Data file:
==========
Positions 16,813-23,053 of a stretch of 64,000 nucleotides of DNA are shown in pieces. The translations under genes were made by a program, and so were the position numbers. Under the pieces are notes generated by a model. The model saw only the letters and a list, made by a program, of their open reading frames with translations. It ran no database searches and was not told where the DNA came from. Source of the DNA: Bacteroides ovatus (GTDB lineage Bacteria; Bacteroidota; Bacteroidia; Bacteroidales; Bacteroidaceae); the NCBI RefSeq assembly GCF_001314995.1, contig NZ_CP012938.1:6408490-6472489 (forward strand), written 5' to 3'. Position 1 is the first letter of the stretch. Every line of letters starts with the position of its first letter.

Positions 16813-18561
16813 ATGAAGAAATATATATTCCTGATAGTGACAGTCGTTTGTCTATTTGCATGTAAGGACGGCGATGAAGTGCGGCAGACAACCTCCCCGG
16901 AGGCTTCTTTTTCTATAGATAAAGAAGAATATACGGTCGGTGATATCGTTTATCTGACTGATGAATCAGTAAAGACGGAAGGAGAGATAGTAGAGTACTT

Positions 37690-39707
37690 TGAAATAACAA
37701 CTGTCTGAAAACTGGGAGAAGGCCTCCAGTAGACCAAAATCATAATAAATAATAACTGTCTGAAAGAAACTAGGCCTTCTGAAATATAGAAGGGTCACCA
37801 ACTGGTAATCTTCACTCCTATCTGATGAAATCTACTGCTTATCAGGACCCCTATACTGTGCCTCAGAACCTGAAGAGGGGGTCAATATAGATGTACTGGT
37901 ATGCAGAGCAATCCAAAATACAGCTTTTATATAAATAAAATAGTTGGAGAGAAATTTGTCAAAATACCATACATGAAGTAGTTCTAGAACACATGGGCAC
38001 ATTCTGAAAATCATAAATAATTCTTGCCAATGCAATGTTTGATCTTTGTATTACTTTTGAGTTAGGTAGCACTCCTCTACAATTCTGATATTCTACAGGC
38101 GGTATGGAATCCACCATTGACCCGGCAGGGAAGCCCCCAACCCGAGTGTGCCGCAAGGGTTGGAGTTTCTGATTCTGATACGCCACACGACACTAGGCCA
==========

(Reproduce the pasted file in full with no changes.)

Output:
Positions 16,813-23,053 of a stretch of 64,000 nucleotides of DNA are shown in pieces. The translations under genes were made by a program, and so were the position numbers. Under the pieces are notes generated by a model. The model saw only the letters and a list, made by a program, of their open reading frames with translations. It ran no database searches and was not told where the DNA came from. Source of the DNA: Bacteroides ovatus (GTDB lineage Bacteria; Bacteroidota; Bacteroidia; Bacteroidales; Bacteroidaceae); the NCBI RefSeq assembly GCF_001314995.1, contig NZ_CP012938.1:6408490-6472489 (forward strand), written 5' to 3'. Position 1 is the first letter of the stretch. Every line of letters starts with the position of its first letter.

Positions 16813-18561
16813 ATGAAGAAATATATATTCCTGATAGTGACAGTCGTTTGTCTATTTGCATGTAAGGACGGCGATGAAGTGCGGCAGACAACCTCCCCGG
16901 AGGCTTCTTTTTCTATAGATAAAGAAGAATATACGGTCGGTGATATCGTTTATCTGACTGATGAATCAGTAAAGACGGAAGGAGAGATAGTAGAGTACTT

Positions 37690-39707
37690 TGAAATAACAA
37701 CTGTCTGAAAACTGGGAGAAGGCCTCCAGTAGACCAAAATCATAATAAATAATAACTGTCTGAAAGAAACTAGGCCTTCTGAAATATAGAAGGGTCACCA
37801 ACTGGTAATCTTCACTCCTATCTGATGAAATCTACTGCTTATCAGGACCCCTATACTGTGCCTCAGAACCTGAAGAGGGGGTCAATATAGATGTACTGGT
37901 ATGCAGAGCAATCCAAAATACAGCTTTTATATAAATAAAATAGTTGGAGAGAAATTTGTCAAAATACCATACATGAAGTAGTTCTAGAACACATGGGCAC
38001 ATTCTGAAAATCATAAATAATTCTTGCCAATGCAATGTTTGATCTTTGTATTACTTTTGAGTTAGGTAGCACTCCTCTACAATTCTGATATTCTACAGGC
38101 GGTATGGAATCCACCATTGACCCGGCAGGGAAGCCCCCAACCCGAGTGTGCCGCAAGGGTTGGAGTTTCTGATTCTGATACGCCACACGACACTAGGCCA